# Linear algebra question

I read this statement and I would need some help with what it means:

If A is a matrix and $v$ is a vector such that $Av=0$ then there is a non-zero projection P onto the subspace that annihilates $A$ on the right.

Does this mean that there is a $P$ such that $AP=0$?

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Yes: but surely you need to assume that $\mathbf{v}\neq \mathbf{0}$? Also: are you translating or extracting this from some larger context? "onto the subspace" doesn't really make sense here: there is no subspace specified to which you can refer by the definite singular article. – Arturo Magidin Sep 27 '11 at 16:45
You need $P^2=P$ as well. – lhf Sep 27 '11 at 16:46
@Arturo Magidin This is the exact version. You can have a look at it here (page 13) – kuch nahi Sep 27 '11 at 16:53
@kuchnahi: You omitted a lot of context. You are working in the context of Schur's Lemma, with a particular pair of inequivalent irreducible representations of a group. – Arturo Magidin Sep 27 '11 at 17:15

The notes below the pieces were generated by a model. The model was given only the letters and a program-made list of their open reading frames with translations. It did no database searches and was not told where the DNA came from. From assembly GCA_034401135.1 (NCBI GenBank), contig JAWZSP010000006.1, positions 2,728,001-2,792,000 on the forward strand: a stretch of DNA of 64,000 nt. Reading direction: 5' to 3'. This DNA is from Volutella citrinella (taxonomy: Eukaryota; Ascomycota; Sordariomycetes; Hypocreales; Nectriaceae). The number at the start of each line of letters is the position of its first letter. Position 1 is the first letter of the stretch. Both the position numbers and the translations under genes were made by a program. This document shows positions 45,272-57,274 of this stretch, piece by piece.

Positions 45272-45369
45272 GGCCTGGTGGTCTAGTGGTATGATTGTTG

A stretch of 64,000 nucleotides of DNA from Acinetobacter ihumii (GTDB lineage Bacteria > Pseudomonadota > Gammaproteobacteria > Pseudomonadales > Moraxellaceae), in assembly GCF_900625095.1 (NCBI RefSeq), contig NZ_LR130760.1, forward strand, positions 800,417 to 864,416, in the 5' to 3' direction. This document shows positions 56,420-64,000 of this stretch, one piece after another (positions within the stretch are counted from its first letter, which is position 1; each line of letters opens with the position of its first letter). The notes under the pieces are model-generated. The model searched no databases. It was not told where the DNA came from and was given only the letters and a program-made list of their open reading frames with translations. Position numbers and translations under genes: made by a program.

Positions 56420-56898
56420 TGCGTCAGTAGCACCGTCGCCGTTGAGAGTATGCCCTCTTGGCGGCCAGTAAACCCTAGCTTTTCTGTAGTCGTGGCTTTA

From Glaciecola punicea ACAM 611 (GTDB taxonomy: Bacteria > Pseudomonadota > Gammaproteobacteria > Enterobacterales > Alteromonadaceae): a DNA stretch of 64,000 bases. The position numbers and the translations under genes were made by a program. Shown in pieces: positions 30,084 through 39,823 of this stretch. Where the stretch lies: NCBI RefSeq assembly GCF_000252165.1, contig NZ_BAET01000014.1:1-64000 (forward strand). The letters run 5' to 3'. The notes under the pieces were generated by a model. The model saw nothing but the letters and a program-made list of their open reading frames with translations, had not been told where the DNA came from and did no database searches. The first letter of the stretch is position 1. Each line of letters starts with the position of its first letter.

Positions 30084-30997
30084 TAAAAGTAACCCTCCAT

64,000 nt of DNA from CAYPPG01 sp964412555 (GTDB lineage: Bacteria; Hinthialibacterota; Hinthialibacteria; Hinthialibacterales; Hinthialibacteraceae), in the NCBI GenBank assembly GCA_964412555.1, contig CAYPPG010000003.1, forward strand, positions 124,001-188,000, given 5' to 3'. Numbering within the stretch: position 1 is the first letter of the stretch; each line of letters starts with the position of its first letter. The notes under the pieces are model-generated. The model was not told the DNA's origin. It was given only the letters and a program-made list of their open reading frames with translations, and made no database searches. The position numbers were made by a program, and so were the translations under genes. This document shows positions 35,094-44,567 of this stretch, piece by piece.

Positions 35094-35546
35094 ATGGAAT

Turns out you are not right; "that annihilates $A$ on the right" does not refer to $P$, it refers to "subspace". You want the projection $P$ onto the subspace of all $\mathbf{w}$ such that $A\mathbf{w}=\mathbf{0}$. – Arturo Magidin Sep 27 '11 at 17:20

You want to find a projection $P$ (that is, a linear transformation $P$ such that $P^2=P$) which is not zero, and such that $AP=0$. But you need to assume that there is a $\mathbf{v}\neq \mathbf{0}$ such that $A\mathbf{v}=\mathbf{0}$. Otherwise, $A$ is invertible, and then $AP=0$ implies $P=0$.
Correction. In context: we have a group $G$, and two inequivalent irreducible representations $D_1$ and $D_2$ of $G$ such that $D_1(g)A = AD_2(g)$ for all $g\in G$. The desired conclusion is to show that $A=0$.
"The subspace that annihilates $A$ on the right" is the kernel of $A$: the collection of all vectors $\mathbf{v}$ such that $A\mathbf{v}=\mathbf{0}$. You want the projection onto the kernel of $A$; there is an implicit assumption that $\mathbf{v}\neq\mathbf{0}$, as the next paragraph argues that if $A$ does not have any vector that annihilates it on either side, then $A$ must be invertible.